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George Saenz, the Bankrate.com Tax Talk columnistDo SUVs get favorable tax treatment?

Dear Tax Talk,
Have there been any changes to the Section 179 deduction for large SUVs if the SUV is purchased in 2006? We are considering buying a $40,000 (6,000-plus pounds) SUV to be used 100 percent for business, but we are unsure if the $25,000 first-year deduction is still allowed, and if it also still includes the 30 percent "bonus" depreciation plus the regular 20 percent annual depreciation. Are all of these still in effect? If any or all of them are and we purchase the vehicle this month (February 2006) can Congress/the IRS retroactively change any of the tax rules that could reduce the write-offs we could take when we file our 2006 taxes? Thank you very much.
-- Andrew

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Dear Andrew,
Although Congress can always retroactively change tax laws, such as by increasing tax rates, generally retroactive changes relate to technical corrections needed to prevent unintended benefits. There are not many significant changes in the area of Section 179 expense for 2005 and 2006. That is because the rules limiting Section 179 expense on sport utility vehicles with a gross vehicle weight rating, or GVWR, of more than 6,000 pounds changed for SUVs purchased on or after Oct. 22, 2004.

The maximum Section 179 expense for business equipment is up to $105,000 for 2005 and will sometime later this year be adjusted for inflation for 2006. However, in the case of the greater-than-6,000 pound SUV, the maximum Section 179 allowance for 2005 and 2006 is still $25,000. In addition, there is no longer a bonus depreciation allowance unless you're in an area affected by one of last year's hurricanes.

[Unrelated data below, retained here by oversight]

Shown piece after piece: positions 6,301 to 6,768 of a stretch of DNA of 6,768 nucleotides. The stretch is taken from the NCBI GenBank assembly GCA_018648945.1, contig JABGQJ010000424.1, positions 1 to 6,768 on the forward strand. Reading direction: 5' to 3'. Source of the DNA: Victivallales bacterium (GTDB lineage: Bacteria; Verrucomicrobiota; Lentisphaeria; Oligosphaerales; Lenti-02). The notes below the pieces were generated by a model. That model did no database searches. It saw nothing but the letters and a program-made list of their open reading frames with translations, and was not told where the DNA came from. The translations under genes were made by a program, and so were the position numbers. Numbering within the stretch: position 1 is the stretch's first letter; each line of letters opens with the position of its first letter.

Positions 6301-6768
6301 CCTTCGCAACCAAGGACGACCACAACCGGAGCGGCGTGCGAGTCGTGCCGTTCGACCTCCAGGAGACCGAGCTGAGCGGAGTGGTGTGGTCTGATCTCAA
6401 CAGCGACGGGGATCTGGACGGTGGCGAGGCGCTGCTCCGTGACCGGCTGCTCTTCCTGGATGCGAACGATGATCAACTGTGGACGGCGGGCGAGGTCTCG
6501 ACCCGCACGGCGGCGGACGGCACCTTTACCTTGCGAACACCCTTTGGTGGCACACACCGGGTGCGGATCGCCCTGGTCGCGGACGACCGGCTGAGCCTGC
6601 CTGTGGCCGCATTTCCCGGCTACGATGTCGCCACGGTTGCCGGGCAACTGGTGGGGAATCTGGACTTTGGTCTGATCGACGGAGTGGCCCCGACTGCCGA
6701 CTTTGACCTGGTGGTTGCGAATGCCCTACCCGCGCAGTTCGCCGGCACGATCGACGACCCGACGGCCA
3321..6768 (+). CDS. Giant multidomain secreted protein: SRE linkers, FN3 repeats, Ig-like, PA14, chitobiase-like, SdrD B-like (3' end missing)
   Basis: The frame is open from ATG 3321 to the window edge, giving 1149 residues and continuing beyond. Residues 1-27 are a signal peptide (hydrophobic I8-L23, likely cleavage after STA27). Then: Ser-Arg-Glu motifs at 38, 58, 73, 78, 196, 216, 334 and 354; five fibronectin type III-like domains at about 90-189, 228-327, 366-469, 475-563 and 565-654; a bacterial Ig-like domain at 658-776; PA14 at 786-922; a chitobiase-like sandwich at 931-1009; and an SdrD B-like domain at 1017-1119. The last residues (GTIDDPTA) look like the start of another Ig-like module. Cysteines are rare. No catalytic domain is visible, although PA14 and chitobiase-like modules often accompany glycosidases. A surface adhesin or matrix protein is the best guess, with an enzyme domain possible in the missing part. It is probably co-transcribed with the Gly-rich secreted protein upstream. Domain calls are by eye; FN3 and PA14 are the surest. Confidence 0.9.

In addition to the Section 179 allowance, the balance of the SUV's cost is subject to the annual allowance for depreciation, which would be 20 percent of its cost, less the Section 179 allowance. The depreciation deduction is based on the business portion of the automobile's cost.

For example, if the SUV cost $100,000 and it is used 75 percent for business, its basis is $75,000. If you claim the full $25,000 Section 179 expense, the remaining depreciable cost is $50,000 on which you can claim the 20 percent first-year allowance. Your total first-year deduction then is $35,000.

For an automobile that is not a heavy SUV, the first year combined Section 179 and depreciation allowance is $2,960 in 2005 and will be adjusted later this year for 2006. This $2,960 is multiplied by the business use of the automobile. So the unfortunate taxpayer that bought a $100,000 Mercedes and uses it 75 percent for business will get a whopping $2,220 deduction.

To ask a question on Tax Talk, go to the "Ask the Experts" page, and select "taxes" as the topic.

Bankrate.com's corrections policy -- Posted: Feb. 23, 2006
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